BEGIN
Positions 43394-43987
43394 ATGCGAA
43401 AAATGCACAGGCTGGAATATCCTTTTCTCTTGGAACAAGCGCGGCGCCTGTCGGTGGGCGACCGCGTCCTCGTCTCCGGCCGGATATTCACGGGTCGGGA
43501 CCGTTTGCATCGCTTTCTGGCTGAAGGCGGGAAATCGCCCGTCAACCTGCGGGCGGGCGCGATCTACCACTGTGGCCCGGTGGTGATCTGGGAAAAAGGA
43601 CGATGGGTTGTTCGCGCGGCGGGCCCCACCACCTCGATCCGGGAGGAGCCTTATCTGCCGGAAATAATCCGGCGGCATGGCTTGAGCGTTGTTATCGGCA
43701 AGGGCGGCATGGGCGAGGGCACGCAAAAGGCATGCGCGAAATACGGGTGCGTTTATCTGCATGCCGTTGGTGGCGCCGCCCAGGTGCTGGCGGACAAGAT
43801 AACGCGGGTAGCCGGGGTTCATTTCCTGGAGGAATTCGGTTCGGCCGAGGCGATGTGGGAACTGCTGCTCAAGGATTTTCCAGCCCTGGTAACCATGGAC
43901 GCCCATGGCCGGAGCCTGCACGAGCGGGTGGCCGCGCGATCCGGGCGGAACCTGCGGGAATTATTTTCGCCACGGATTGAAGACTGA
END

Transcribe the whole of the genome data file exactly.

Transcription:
Positions 43394-43987
43394 ATGCGAA
43401 AAATGCACAGGCTGGAATATCCTTTTCTCTTGGAACAAGCGCGGCGCCTGTCGGTGGGCGACCGCGTCCTCGTCTCCGGCCGGATATTCACGGGTCGGGA
43501 CCGTTTGCATCGCTTTCTGGCTGAAGGCGGGAAATCGCCCGTCAACCTGCGGGCGGGCGCGATCTACCACTGTGGCCCGGTGGTGATCTGGGAAAAAGGA
43601 CGATGGGTTGTTCGCGCGGCGGGCCCCACCACCTCGATCCGGGAGGAGCCTTATCTGCCGGAAATAATCCGGCGGCATGGCTTGAGCGTTGTTATCGGCA
43701 AGGGCGGCATGGGCGAGGGCACGCAAAAGGCATGCGCGAAATACGGGTGCGTTTATCTGCATGCCGTTGGTGGCGCCGCCCAGGTGCTGGCGGACAAGAT
43801 AACGCGGGTAGCCGGGGTTCATTTCCTGGAGGAATTCGGTTCGGCCGAGGCGATGTGGGAACTGCTGCTCAAGGATTTTCCAGCCCTGGTAACCATGGAC
43901 GCCCATGGCCGGAGCCTGCACGAGCGGGTGGCCGCGCGATCCGGGCGGAACCTGCGGGAATTATTTTCGCCACGGATTGAAGACTGA